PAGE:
1. It’s glaringly obvious to me and maybe to you too if you’re a regular reader, that I’ve slipped back into what I fondly call a stream of consciousness blogging mode. Even when I set out with a target in mind, the narrative sort of zigs and rambles around to a point where it ends kind of wherever rather than where it might find a reasonably logical finish. Maybe it’s just the kind of thing I notice because I spend four or five days a week with my own writing. Maybe it’s less annoying to outside observers than it is to me. I hope so, because not being able to keep to the thread of a previously well thought out line of thinking is pretty goddamned annoying.
2. Jorah. The dog who won’t be housebroken. We’re still mostly hanging out in the kitchen, because as adorable as he is, the little beast is not to be trusted to avoid pissing all over whatever happens to be at hand when the mood strikes. It’s happening with less frequency now to be sure, but since he’s doubled in size the volume involved has also increased dramatically. There’s also the occasional middle of the night accident in his crate, which is doubly agitating since I know he can hold it far longer than the few hours a night I carve out for rest. To counteract that bit, he’s lost his soft bedding and gets no water after 7:30 each night. Who the hell knows if that will make any difference. At ten months old and after three months of consistent lessons on how to be a decent member of the household I’m running out of ideas with this one. The next stop is probably the vet to get a once over and confirm that there are no underlying medical issues involved. After that all that’s left is a turn to a far more Prussian discipline than I usually impose.
3. Mosquitos. I’m out in the yard at night so often with these hoodlum dogs that my legs currently look like I’ve got some kind of damn scabby plague trying eat me from the ankles up. I live in the woods. I know there are going to be bugs. The number of winged bloodsuckers inhabiting my little slice of the forest is absolutely out of hand though. So it’s either spend all evening smelling like Deep Woods Off or end up West Nile Virus and methed out legs. I don’t usually celebrate the end of summer but this year I’m looking forward to a good killing frost.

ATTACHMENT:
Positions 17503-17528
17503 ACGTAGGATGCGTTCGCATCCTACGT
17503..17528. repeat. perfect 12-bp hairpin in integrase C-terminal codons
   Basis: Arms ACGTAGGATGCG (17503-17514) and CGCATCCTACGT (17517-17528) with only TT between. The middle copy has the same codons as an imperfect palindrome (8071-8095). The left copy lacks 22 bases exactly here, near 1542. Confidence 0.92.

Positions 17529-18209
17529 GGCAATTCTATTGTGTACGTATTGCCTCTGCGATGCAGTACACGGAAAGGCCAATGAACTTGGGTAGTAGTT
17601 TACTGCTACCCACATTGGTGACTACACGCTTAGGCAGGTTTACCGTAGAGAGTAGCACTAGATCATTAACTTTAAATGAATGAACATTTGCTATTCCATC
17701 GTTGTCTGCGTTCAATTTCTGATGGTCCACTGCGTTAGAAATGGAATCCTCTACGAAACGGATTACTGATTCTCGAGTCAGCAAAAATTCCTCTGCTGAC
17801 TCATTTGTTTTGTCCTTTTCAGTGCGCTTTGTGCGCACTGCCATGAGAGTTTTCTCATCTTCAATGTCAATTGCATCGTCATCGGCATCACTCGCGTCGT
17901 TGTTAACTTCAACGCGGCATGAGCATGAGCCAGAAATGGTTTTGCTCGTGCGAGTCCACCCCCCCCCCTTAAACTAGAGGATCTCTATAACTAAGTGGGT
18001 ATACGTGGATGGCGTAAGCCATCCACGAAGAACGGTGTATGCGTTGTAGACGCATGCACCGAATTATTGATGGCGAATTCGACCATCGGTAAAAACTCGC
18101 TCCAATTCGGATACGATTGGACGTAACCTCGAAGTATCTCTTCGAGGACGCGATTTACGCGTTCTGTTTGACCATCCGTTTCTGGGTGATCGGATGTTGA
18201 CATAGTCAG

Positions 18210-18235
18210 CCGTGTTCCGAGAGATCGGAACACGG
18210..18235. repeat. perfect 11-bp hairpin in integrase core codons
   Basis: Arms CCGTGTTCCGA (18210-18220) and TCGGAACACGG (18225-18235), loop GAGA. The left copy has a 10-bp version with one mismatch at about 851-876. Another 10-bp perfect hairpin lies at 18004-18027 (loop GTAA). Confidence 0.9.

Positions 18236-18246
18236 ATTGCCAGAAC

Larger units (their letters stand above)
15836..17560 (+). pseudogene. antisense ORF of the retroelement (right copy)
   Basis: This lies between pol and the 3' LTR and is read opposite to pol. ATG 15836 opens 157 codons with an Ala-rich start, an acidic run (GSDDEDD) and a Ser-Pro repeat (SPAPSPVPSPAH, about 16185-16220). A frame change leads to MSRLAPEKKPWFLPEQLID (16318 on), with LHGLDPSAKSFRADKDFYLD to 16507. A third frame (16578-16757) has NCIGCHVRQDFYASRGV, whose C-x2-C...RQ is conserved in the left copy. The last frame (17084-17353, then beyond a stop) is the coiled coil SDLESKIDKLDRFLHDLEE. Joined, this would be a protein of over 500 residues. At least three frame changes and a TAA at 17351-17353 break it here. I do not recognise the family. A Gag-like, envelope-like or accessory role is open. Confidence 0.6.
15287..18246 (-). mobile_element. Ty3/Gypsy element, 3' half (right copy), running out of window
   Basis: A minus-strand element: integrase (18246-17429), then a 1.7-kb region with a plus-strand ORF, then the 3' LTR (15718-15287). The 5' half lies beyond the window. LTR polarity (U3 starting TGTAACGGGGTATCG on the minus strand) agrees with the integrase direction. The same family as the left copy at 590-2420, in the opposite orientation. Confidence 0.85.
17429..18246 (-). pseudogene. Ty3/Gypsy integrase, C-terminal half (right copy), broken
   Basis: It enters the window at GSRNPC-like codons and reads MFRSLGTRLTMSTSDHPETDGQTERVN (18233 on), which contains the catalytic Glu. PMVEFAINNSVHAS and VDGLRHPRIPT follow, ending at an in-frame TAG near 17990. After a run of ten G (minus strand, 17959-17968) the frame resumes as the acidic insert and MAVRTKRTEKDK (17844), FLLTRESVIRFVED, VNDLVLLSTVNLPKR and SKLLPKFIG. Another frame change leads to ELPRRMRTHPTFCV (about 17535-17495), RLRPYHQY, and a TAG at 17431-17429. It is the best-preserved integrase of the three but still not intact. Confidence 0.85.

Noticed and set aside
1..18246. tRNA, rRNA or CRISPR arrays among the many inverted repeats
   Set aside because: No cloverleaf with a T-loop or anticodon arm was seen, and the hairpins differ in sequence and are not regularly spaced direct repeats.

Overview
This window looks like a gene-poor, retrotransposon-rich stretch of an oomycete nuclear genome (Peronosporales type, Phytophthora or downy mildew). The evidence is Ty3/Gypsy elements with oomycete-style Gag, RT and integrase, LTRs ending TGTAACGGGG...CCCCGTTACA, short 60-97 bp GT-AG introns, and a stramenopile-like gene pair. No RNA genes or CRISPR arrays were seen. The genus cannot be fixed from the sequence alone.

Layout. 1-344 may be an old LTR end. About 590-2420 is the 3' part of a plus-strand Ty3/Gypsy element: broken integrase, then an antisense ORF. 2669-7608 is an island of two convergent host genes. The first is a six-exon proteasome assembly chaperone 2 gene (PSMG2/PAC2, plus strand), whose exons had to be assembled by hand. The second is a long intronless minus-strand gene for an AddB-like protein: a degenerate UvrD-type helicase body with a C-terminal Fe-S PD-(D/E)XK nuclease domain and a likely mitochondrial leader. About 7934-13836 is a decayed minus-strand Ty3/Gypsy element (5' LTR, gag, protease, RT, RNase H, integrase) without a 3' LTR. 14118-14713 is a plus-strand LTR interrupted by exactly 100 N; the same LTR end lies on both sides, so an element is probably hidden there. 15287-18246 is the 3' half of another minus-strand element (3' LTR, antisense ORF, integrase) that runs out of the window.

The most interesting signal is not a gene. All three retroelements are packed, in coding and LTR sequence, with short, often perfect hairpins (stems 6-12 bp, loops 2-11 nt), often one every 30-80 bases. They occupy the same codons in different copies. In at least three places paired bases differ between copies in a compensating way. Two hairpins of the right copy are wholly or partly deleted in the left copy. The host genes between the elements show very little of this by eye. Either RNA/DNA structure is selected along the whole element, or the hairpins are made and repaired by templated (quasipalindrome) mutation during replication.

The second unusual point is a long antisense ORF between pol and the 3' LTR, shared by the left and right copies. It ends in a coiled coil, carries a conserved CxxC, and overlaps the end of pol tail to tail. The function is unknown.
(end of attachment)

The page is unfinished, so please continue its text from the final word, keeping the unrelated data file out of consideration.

Employee morale is generally one of those “tough nut to crack” problems. The picnics and certificates that get one employee all warm and fuzzy will likely tend to add fuel to another’s fire of discontent. How to get at the core of the problem is very rarely a one-size-fits-all kind of thing.
With that being said, I think the one morale boosting solution we can all agree on is getting rid of the insect infestations that plague the place like we’re running the Egypt exhibit at Mosesland. The drain flies that have taken up residence in the bathrooms for the last few months are bad enough. This week’s addition of cockroaches en mass really falls into a category well beyond what a cubicle-dweller should be expected to deal with.
I know funds are tight right now, but the solution really shouldn’t be just throwing more sticky traps into the corner and hoping for the best. Given the number of creatures I counted on the floor in the hallway this morning, we’re well into the realm of needing massive chemical intervention. Or possibly purifying the entire complex by fire. I’m not particularly repulsed by bugs but even I’ve reached the point where I’m starting to feel creepy crawly for no good reason other than knowing they’re there hiding in the dark recesses waiting to skulk over everything when the lights go out.
I’m not sure there’s enough Clorox in the state to make me feel OK about this one. So yeah, making things a little less buggy around the office might not cure all our ills, but it would be one giant leap in the right direction.